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Epi pen training[1]
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Epi pen training[1]

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  • Anaphylaxis is a severe, potentially life-threatening allergic reaction caused by contact with certain triggers such as: foods, medications, insect venom or latex. Anaphylaxis can also be caused by physical exercise, as well, if you have history of asthma.
  • Examples of triggers: Foods (especially peanuts or seafood), medications, insect venom or latex
  • While a normal response to an insect sting may consist of reddening and some pain , an anaphylactic response is much more serious and can involve changes in breathing and loss of consciousness.
  • It is found in a wide range of manufactured goods, including an estimated 40,000 common household items. Latex allergies now affect an estimated 1% to 6% of the U.S. population and the reasons for the increase in incidence can be attributed to biohazard precautions and manufacturing changes.
  • Although the exact incidence of medication allergies is unknown, serious allergic reactions to medications cause the most allergy-associated deaths in the United States every year. Common medications that induce allergic reactions include antibiotics and some heart medications, though there are many other drugs that can cause an allergic response.
  • Idiopathic anaphylaxis is a potentially life-threatening allergic reaction that occurs in the absence of any known allergen. In simpler terms, nobody really knows what causes idiopathic anaphylaxis.

Transcript

  • 1. EPI PEN TRAINING KAREN, RN, BSN FARGO SOUTH SCHOOL NURSE
  • 2.
    • Anaphylaxis
    • Anaphylaxis is a severe, potentially life-threatening allergic reaction caused by contact with certain triggers
    Why use an Epipen?
  • 3. CAUSES OF ALLERGIC REACTIONS
  • 4. Symptoms of Severe Allergic Reaction
    • Dizziness/headache
    • Irritability
    • Flushing of face/chest
    • Tightness of throat/chest
    • Weak pulse
    • Breathing difficulty/wheezing/shortness of breath
    • Swelling of the face/tongue/lips
    • Itchy skin, hives
    • Nausea/vomiting/abdominal cramps
    • Seizures
    • Loss of consciousness
  • 5. Food allergies
    • There are eight types of foods that are accountable for 90% of all food-allergic reactions. The foods that most commonly cause anaphylaxis (called allergenic foods ) are:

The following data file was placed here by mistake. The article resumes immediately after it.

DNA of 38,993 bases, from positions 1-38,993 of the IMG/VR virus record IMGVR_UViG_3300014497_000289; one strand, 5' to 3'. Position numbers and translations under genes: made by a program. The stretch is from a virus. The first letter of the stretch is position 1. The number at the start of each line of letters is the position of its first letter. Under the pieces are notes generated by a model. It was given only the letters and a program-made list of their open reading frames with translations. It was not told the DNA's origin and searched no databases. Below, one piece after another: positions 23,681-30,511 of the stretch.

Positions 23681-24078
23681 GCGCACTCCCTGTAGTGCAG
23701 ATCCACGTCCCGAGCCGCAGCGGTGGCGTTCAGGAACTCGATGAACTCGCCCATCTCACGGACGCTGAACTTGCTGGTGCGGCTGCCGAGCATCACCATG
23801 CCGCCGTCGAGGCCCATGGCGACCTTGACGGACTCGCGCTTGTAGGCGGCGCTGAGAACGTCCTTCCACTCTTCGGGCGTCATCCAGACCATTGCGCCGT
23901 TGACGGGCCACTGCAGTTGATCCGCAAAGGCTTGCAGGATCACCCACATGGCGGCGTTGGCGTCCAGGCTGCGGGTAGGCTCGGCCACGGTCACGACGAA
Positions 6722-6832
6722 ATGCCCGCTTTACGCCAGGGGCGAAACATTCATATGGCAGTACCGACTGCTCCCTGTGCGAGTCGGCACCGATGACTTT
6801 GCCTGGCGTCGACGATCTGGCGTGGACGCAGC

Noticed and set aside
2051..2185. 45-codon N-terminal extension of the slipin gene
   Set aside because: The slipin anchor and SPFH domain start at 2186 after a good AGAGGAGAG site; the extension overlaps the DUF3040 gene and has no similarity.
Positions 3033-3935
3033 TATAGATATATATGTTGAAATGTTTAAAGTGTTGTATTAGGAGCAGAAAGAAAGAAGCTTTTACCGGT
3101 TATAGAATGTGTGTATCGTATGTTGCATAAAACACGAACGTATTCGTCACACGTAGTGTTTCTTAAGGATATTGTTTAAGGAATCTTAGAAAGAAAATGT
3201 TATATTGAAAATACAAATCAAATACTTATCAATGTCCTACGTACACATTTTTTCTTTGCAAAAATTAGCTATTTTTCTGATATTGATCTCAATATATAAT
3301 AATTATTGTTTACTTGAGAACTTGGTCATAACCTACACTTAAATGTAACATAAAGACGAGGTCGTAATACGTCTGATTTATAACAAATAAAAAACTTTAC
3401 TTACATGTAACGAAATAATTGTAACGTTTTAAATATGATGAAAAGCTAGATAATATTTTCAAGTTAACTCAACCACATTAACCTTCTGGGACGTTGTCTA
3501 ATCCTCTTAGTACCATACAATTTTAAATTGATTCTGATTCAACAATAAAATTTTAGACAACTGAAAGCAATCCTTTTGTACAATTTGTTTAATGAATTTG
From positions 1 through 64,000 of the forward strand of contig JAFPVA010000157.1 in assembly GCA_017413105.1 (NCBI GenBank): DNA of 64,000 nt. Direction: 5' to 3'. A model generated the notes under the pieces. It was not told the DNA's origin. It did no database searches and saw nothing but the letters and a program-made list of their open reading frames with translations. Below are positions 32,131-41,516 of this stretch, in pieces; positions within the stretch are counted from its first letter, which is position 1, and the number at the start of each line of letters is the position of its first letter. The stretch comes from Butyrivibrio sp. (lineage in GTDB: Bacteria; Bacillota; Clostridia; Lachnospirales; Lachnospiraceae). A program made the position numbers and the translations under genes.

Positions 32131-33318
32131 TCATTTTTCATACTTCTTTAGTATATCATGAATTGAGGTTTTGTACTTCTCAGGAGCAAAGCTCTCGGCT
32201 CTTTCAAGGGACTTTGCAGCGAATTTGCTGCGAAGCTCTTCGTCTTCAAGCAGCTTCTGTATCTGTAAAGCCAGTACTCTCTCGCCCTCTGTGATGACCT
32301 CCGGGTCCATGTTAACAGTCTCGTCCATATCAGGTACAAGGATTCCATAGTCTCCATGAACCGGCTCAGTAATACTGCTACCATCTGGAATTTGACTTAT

• Peanuts
    • Tree nuts (walnuts, pecans, etc.)
    • Shellfish
    • Fish
    • Milk
    • Soy
    • Wheat
    • Eggs
    • Sulfites added to foods
  • 6. Insect Bites
    • normal response to an insect sting may consist of reddening and some pain
    • an anaphylactic response is much more serious and can involve changes in breathing and loss of consciousness.
    • Usually once you have experienced an allergic response you are likely to experience a subsequent response when exposed to the insect culprit, but the severity of the response can vary.
  • 7. LATEX
    • Natural rubber latex (NRL) has emerged over the last decade as an increasingly common trigger for anaphylaxis-producing allergies:
      • Found in 40,000 household items
      • gloves
  • 8. MEDICATIONS
    • exact incidence of medication allergies is unknown
    • Common medications that induce allergic reactions include:
      • antibiotics and some heart medications,
      • though there are many other drugs that can cause an allergic response.
  • 9. EXERCISE INDUCED ASTHMA
    • The initial symptoms of exercise-induced anaphylaxis include:
    • Fatigue
    • Diffuse warmth
    • Skin itching
    • Skin redness
    • Hives
    • Later symptoms may progress to:
    • Gastrointestinal symptoms (nausea, vomiting)
    • Swelling of the throat
    • Loss of consciousness
  • 10. IDIOPATHIC ANAPHYLAXIS
    • The symptoms of idiopathic anaphylaxis are the same as for other forms of anaphylaxis, with the main symptoms being:
    • Itching
    • Hives
    • Swelling of the throat
    • A drop in blood pressure
    • Irregular heart rhythm
    • Nausea
    • Vomiting
    • Abdominal cramping
    • Loss of consciousness
  • 11. THE EPI PEN
    • The epi pen contains epinephrine in a premixed one time dosage. (0.3 mg for adults/0.15 mg for Jr.)
    • Epi pens are prescription and need to be obtained thru a physician.
    • Epinephrine is the medication treatment of choice for severe allergic reactions/emergencies.
    • The epi pen is light and temperature sensitive and should be stored at room temperature in a dark place.
    • Epi pens have expiration dates.
  • 12. Epinephrine
    • Constricts blood vessels
    • Relaxes smooth muscles in the lungs improving breathing
    • Stimulates the heartbeat
    • Reverses hives and swelling around face/lips
  • 13. EPI-PEN PROCEDURE
    • HAVE SOMEONE ELSE CALL 911
    • CHECK THE EPI PEN SOLUTION COLOR (CLEAR)
    • REMOVE GRAY SAFETY CAP
    • HOLD EPIPEN WITH BLACK TIP AGAINST FRONT SIDE OF MIDDLE THIGH MUSCLE (CAN BE GIVEN THRU CLOTHING)
    • APPLY MODERATE PRESSURE TO HEAR “CLICK” AND HOLD IN PLACE FOR 10 SECONDS (AUTO INJECTION)
    • REMOVE EPIPEN AND MASSAGE AREA FOR 10 SECONDS
    • BE PREPARED TO BEGIN CPR (KEEP PERSON WARM)
    • STAY WITH PERSON UNTIL HELP ARRIVES
    • SEND EPIPEN WITH EMT TO HOSPITAL
    • EFFECT OF THE INJECTION WEAR OFF AFTER 10-20 MINUTES
  • 14. WHAT HAPPENS IF IT WASN’T NEEDED????
    • Epinephrine constricts blood flow to skin and mucous membranes resulting in a blanching of the skin at the injection site. It will also increase cardiac rate.
    • Transient effects of epinephrine can also include restlessness, apprehension, headache or tremors.
    • No prolonged effects or significant ill effects have been reported. It’s better to give epinephrine if in doubt, then to not give it.
  • 15. QUESTIONS???